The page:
American Tobacco Company Manufacturing Plant, Durham, North Carolina
Posted by: showbizkid
N 35° 59.597 W 078° 54.294
17S E 688855 N 3985233
Quick Description: The former manufacturing plant of the American Tobacco Company with buildings between 50 and 125 years old, has been resurrected into offices, restaurants and public space. The facilty is now called the American Tobacco Historic District.
Location: North Carolina, United States
Date Posted: 7/30/2006 12:22:41 PM
Waymark Code: WMJPJ
In 1865, Washington Duke of North Carolina was released from a Union POW camp and returned to his farm north of Durham.
There was little left of the farm except for a small amount of Bright Leaf tobacco. With his family's help, he pulverized and cleaned the crop in a small log barn. Then he packed it into muslin bags and labeled it "Pro Bono Publico"--for the good of the public.
Union soldiers stationed near Durham clamored for the flavorful golden tobacco they had enjoyed in North Carolina and, by word-of-mouth, the tobacco business in Durham took off.
Soon Duke & Sons found itself in tight competition with the Genuine "Bull Durham" Tobacco Factory. Washington's son, James Buchanan "Buck" Duke, decided the company could generate much needed profit by investing in the small, but growing cigarette market. He succeeded in this area so well that in 1890 his four biggest rivals joined him and he became president of the new firm - The American Tobacco Company.
Duke & Sons found W.T. Blackwell's Genuine "Bull" Durham Tobacco Factory to be strong rival. In fact, it was one of the largest in the world. The "Bull" had many imitators, other brands that capitalized on the words "Bull" or "Durham" in their tobacco advertising. Buck Duke refused to follow suit in the "roll your own" loose tobacco market, choosing instead to continue to delve into cigarette manufacturing in order to compete.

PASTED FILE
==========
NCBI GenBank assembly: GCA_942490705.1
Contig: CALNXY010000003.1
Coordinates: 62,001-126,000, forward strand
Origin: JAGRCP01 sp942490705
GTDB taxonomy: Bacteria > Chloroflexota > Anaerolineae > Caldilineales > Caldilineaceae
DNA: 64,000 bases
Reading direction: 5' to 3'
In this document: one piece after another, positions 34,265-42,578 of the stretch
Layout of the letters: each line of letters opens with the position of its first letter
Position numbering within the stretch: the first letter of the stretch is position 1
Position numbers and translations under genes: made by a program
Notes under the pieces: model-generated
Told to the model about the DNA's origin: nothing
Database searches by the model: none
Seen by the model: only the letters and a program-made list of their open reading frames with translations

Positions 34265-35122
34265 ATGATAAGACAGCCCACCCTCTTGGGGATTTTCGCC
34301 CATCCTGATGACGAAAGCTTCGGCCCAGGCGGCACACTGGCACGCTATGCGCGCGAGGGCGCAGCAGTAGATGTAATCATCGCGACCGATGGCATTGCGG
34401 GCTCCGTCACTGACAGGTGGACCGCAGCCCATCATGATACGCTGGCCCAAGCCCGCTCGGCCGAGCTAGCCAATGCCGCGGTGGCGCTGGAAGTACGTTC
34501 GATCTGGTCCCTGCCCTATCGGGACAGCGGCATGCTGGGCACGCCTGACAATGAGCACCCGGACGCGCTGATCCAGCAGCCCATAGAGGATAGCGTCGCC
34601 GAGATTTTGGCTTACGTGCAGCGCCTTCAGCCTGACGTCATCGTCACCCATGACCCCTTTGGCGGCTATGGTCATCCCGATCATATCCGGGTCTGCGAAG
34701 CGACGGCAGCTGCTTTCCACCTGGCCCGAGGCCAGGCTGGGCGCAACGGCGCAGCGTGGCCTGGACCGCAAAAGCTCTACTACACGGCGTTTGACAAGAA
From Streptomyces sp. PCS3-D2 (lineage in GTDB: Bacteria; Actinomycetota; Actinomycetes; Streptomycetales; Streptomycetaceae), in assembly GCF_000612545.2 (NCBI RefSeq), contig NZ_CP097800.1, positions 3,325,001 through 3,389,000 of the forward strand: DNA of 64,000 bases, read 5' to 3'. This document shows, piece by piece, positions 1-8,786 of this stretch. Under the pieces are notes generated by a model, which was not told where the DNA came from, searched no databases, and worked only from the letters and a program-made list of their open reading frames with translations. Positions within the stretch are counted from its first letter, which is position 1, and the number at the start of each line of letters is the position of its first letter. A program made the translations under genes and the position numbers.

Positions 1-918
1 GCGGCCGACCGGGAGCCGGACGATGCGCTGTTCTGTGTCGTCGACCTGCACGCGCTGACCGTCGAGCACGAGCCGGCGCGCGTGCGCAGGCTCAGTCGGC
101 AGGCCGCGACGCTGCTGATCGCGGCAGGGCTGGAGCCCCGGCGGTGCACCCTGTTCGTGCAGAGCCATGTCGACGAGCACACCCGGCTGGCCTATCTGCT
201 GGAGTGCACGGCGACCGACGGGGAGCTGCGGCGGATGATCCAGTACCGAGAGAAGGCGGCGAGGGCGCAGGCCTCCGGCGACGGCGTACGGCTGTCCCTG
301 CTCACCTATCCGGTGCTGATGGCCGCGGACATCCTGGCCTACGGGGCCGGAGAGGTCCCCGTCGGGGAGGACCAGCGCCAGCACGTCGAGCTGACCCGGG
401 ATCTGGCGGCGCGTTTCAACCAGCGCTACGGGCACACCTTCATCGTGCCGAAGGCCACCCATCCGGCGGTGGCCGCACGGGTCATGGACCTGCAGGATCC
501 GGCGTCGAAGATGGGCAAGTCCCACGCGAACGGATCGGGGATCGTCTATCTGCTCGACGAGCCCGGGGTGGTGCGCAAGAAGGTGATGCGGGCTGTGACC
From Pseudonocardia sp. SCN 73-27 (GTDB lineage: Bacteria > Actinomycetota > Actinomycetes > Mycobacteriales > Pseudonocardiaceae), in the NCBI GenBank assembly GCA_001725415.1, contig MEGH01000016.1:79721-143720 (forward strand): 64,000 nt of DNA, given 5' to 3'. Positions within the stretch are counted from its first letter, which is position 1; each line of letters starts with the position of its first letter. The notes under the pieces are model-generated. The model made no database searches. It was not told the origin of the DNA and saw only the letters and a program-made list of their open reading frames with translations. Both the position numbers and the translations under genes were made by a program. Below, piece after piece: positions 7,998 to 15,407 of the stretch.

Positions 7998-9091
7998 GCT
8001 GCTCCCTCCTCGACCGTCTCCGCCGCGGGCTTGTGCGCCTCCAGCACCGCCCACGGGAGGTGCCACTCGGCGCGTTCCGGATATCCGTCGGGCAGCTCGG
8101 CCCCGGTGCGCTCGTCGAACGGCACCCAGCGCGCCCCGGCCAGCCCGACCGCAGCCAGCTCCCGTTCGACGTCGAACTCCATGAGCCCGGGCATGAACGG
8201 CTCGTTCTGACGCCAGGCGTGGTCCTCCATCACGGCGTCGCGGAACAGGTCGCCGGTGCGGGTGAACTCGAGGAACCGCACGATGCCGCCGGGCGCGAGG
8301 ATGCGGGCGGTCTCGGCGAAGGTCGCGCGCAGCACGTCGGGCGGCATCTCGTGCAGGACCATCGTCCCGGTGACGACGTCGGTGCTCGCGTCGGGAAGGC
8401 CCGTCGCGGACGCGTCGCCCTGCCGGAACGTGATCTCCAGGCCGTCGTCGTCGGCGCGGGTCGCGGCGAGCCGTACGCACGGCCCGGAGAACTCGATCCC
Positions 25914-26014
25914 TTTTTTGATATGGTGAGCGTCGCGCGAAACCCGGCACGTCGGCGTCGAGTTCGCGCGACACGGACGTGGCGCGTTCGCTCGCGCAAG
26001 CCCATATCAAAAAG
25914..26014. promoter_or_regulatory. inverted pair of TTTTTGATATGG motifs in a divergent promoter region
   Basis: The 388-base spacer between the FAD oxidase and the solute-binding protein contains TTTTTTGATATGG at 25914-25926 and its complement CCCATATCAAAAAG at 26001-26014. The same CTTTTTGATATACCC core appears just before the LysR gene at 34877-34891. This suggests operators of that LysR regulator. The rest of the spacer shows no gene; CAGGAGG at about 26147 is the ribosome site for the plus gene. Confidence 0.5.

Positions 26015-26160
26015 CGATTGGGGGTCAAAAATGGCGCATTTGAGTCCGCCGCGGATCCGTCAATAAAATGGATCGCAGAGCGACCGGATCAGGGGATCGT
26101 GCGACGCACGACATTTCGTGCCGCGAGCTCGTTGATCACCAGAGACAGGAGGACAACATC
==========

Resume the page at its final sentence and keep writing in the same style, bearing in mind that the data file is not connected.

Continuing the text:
In subsequent years, American became the biggest tobacco company in the world with successful products such as the unique, "toasted" tobacco in the Lucky Strike brand. Pall Mall and Tareyton also ranked among their successes.
The manufacture of tobacco products moved to other cities about 20 years ago and the old American Tobacco plant, about 10 buildings ranging from about 125 years to about 50 years old, were vacant for many years. These buildings included former plants of American's old rival W.T. Blackwell's. About 70% of the American Tobacco Plant's structures have been renovated as high tech office space. Restaurants serve the people working at the "campus," but also the general public. The Durham Bulls baseball stadium is right next door and baseball fans visit before and after games.
The Lucky Strike Water Tower and smokestack have been refurbished and are landmarks at the facility. Under the water tower on Thursday nights during mild weather a free public concert is held. A lengthy watercourse travels through the center of the plant with various fountains and spillways along the route.
Renovations continue on several of the older buildings and will be completed shortly. New office space is also planned and will blend in with the existing brick architecture.
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